As the set heated up Downs pulled out all the stops with “Zapata Se Queda,” belted out the classic tunes, “Quizás, Quizás, Quizás” (Perhaps, Perhaps, Perhaps), “Cucurrucucú Paloma and the haunting, “La Llorona.” The set closed with the heart-wrenching ranchera, “Fallaste Corazón,” which brought the audience to tears.
Downs returned to the stage after a well-earned standing ovation and dedicated the tune “Smile” to President Obama and Immigration Reform. In this writer’s opinion, the tune was an odd choice. Having said that, I realize that there is always a method to her madness.
Her recordings and films shine, but there is nothing that compares to seeing Lila Downs live.
As I write this, Downs and Cohen are busy at work on her new recording, based on Mexico’s Day of the Dead.
“Si Va’ Llover” and the Advent of Música Artesanal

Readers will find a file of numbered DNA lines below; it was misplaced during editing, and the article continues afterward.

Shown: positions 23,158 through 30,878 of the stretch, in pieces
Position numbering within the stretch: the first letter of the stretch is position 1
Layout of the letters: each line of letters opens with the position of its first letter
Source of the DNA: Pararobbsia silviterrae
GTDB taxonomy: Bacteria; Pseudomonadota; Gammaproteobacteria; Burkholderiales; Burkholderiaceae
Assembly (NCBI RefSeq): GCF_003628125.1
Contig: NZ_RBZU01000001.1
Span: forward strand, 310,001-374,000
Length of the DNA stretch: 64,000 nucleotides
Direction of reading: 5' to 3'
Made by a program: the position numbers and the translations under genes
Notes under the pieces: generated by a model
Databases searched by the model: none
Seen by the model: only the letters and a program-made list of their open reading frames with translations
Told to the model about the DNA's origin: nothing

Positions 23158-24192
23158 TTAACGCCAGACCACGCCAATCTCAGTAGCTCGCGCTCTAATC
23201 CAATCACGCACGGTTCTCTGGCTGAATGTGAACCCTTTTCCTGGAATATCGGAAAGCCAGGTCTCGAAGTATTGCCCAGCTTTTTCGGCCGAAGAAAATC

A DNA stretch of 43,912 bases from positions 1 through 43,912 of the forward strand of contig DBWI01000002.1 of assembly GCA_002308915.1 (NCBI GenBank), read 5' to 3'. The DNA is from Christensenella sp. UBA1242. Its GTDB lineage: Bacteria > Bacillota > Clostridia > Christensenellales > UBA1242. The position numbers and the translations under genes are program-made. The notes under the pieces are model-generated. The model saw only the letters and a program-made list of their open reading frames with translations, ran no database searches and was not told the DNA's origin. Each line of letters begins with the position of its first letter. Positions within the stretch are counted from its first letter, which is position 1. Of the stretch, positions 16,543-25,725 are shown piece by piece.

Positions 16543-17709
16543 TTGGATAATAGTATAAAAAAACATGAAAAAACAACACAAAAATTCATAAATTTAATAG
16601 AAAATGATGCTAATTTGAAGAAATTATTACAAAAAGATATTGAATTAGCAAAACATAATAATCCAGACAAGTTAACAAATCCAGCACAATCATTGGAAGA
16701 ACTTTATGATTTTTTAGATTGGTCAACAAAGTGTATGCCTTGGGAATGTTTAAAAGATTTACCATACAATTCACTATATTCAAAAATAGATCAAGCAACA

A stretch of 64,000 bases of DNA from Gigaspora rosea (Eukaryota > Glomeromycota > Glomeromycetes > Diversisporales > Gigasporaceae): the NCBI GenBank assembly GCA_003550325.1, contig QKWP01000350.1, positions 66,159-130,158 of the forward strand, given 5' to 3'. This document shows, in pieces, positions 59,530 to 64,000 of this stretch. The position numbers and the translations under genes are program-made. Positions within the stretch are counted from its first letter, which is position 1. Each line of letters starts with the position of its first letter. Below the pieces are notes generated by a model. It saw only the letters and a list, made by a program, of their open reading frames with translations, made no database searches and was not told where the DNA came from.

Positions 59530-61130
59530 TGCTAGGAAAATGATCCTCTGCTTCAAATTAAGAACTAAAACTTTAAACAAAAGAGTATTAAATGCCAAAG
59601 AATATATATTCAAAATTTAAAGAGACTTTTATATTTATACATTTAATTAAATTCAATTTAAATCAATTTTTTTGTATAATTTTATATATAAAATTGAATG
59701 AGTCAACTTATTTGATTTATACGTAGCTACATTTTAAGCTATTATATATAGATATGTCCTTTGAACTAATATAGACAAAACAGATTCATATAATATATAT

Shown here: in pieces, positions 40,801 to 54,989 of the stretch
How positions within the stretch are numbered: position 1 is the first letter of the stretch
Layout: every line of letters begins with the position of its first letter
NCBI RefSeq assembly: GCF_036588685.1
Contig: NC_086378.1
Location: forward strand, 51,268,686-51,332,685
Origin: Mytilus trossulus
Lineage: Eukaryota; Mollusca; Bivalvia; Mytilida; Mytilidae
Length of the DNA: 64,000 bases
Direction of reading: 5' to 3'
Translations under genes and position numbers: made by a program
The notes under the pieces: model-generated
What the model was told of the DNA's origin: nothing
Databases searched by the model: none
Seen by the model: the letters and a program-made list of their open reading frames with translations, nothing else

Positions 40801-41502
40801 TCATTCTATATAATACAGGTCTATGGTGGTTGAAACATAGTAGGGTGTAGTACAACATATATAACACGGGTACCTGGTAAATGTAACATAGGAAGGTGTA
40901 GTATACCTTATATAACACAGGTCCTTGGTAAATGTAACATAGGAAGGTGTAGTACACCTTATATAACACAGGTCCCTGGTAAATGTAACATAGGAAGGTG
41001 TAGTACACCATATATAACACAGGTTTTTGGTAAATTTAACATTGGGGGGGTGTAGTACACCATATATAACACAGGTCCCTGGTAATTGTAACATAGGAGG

Henry Cole & Villa Locura release a new song featuring Alex López ‘El Callejero’ – “Si Va’ Llover” – and a new form of making and sharing music.
Alex López and Henry Cole met in Mayagüez, Puerto Rico sometime around 1992 when Henry attended the Manuel A. Barretto School.
Two images of Alex have remained forged in Henry’s memory. One is of Alex hanging out with Henry’s oldest sister, Tidzia Cole, and her friends in front of his grandmother Angelina Simon’s house on Calle Estación. The other is of Alex watching him from a little store next to the Cundo Rovira Pharmacy, where they sold “icys” (snow cones) and “empanadillas” (meat pies). Henry sensed that Alex was letting him know with his eyes that he was looking after him.
In 2006, the two met again in New York City during a Bomplenazo in which Henry participated as a guest of Los Pleneros de 21. Alex was part of the group Cocolay y sus Pleneros. As soon as they discovered they’re both musicians, they knew they wanted to collaborate. Whenever they met up, they talked about doing something together.
The opportunity arose in 2019. Henry was to appear with this group, Villa Locura, in Mayagüez for the first time, and he invited Alex to join them. He also asked Alex if he had a song that he’d like to adapt for Villa Locura. Alex sent him “Si Va’Llover.” Henry listened to several versions of the song and created a new arrangement within a couple of hours. And then, the gig in Mayaguez was canceled.